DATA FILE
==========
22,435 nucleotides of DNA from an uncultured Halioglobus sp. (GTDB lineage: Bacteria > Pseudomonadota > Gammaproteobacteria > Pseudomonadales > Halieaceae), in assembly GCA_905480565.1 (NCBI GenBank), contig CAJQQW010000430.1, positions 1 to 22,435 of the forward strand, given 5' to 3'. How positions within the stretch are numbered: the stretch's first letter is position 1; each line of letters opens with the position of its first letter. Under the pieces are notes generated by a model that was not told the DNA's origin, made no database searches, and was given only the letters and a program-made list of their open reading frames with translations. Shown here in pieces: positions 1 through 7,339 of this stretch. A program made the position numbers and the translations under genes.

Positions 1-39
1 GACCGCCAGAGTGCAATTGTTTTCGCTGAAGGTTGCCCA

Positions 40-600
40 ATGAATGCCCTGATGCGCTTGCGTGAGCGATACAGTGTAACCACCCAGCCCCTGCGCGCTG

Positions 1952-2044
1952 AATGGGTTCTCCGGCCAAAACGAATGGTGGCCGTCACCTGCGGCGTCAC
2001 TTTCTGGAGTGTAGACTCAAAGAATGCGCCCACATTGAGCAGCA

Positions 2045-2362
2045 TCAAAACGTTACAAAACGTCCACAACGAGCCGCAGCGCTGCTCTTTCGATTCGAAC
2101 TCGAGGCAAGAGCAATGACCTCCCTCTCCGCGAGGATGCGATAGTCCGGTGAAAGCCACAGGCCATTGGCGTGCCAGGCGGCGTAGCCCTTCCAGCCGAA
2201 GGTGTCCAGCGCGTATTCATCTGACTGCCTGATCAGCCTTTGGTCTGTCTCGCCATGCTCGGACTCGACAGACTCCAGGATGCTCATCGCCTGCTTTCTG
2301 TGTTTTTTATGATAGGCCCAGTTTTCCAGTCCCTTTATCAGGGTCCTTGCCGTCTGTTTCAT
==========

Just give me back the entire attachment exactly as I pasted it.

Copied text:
22,435 nucleotides of DNA from an uncultured Halioglobus sp. (GTDB lineage: Bacteria > Pseudomonadota > Gammaproteobacteria > Pseudomonadales > Halieaceae), in assembly GCA_905480565.1 (NCBI GenBank), contig CAJQQW010000430.1, positions 1 to 22,435 of the forward strand, given 5' to 3'. How positions within the stretch are numbered: the stretch's first letter is position 1; each line of letters opens with the position of its first letter. Under the pieces are notes generated by a model that was not told the DNA's origin, made no database searches, and was given only the letters and a program-made list of their open reading frames with translations. Shown here in pieces: positions 1 through 7,339 of this stretch. A program made the position numbers and the translations under genes.

Positions 1-39
1 GACCGCCAGAGTGCAATTGTTTTCGCTGAAGGTTGCCCA

Positions 40-600
40 ATGAATGCCCTGATGCGCTTGCGTGAGCGATACAGTGTAACCACCCAGCCCCTGCGCGCTG

Positions 1952-2044
1952 AATGGGTTCTCCGGCCAAAACGAATGGTGGCCGTCACCTGCGGCGTCAC
2001 TTTCTGGAGTGTAGACTCAAAGAATGCGCCCACATTGAGCAGCA

Positions 2045-2362
2045 TCAAAACGTTACAAAACGTCCACAACGAGCCGCAGCGCTGCTCTTTCGATTCGAAC
2101 TCGAGGCAAGAGCAATGACCTCCCTCTCCGCGAGGATGCGATAGTCCGGTGAAAGCCACAGGCCATTGGCGTGCCAGGCGGCGTAGCCCTTCCAGCCGAA
2201 GGTGTCCAGCGCGTATTCATCTGACTGCCTGATCAGCCTTTGGTCTGTCTCGCCATGCTCGGACTCGACAGACTCCAGGATGCTCATCGCCTGCTTTCTG
2301 TGTTTTTTATGATAGGCCCAGTTTTCCAGTCCCTTTATCAGGGTCCTTGCCGTCTGTTTCAT